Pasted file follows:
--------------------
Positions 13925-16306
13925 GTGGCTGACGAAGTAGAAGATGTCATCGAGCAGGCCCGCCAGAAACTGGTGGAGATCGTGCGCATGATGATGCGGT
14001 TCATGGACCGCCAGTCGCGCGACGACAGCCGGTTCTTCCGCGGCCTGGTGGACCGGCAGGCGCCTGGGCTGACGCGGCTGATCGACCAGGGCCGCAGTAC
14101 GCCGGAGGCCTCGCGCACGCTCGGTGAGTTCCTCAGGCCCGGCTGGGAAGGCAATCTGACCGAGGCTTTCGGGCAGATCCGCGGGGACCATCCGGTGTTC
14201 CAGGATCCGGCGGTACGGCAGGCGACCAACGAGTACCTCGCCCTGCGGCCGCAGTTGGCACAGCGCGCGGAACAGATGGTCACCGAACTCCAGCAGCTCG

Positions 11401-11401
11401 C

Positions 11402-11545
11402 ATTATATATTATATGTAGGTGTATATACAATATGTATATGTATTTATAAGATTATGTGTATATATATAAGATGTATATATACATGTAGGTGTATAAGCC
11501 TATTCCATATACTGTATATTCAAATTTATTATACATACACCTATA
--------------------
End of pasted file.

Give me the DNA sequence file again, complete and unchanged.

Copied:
Positions 13925-16306
13925 GTGGCTGACGAAGTAGAAGATGTCATCGAGCAGGCCCGCCAGAAACTGGTGGAGATCGTGCGCATGATGATGCGGT
14001 TCATGGACCGCCAGTCGCGCGACGACAGCCGGTTCTTCCGCGGCCTGGTGGACCGGCAGGCGCCTGGGCTGACGCGGCTGATCGACCAGGGCCGCAGTAC
14101 GCCGGAGGCCTCGCGCACGCTCGGTGAGTTCCTCAGGCCCGGCTGGGAAGGCAATCTGACCGAGGCTTTCGGGCAGATCCGCGGGGACCATCCGGTGTTC
14201 CAGGATCCGGCGGTACGGCAGGCGACCAACGAGTACCTCGCCCTGCGGCCGCAGTTGGCACAGCGCGCGGAACAGATGGTCACCGAACTCCAGCAGCTCG

Positions 11401-11401
11401 C

Positions 11402-11545
11402 ATTATATATTATATGTAGGTGTATATACAATATGTATATGTATTTATAAGATTATGTGTATATATATAAGATGTATATATACATGTAGGTGTATAAGCC
11501 TATTCCATATACTGTATATTCAAATTTATTATACATACACCTATA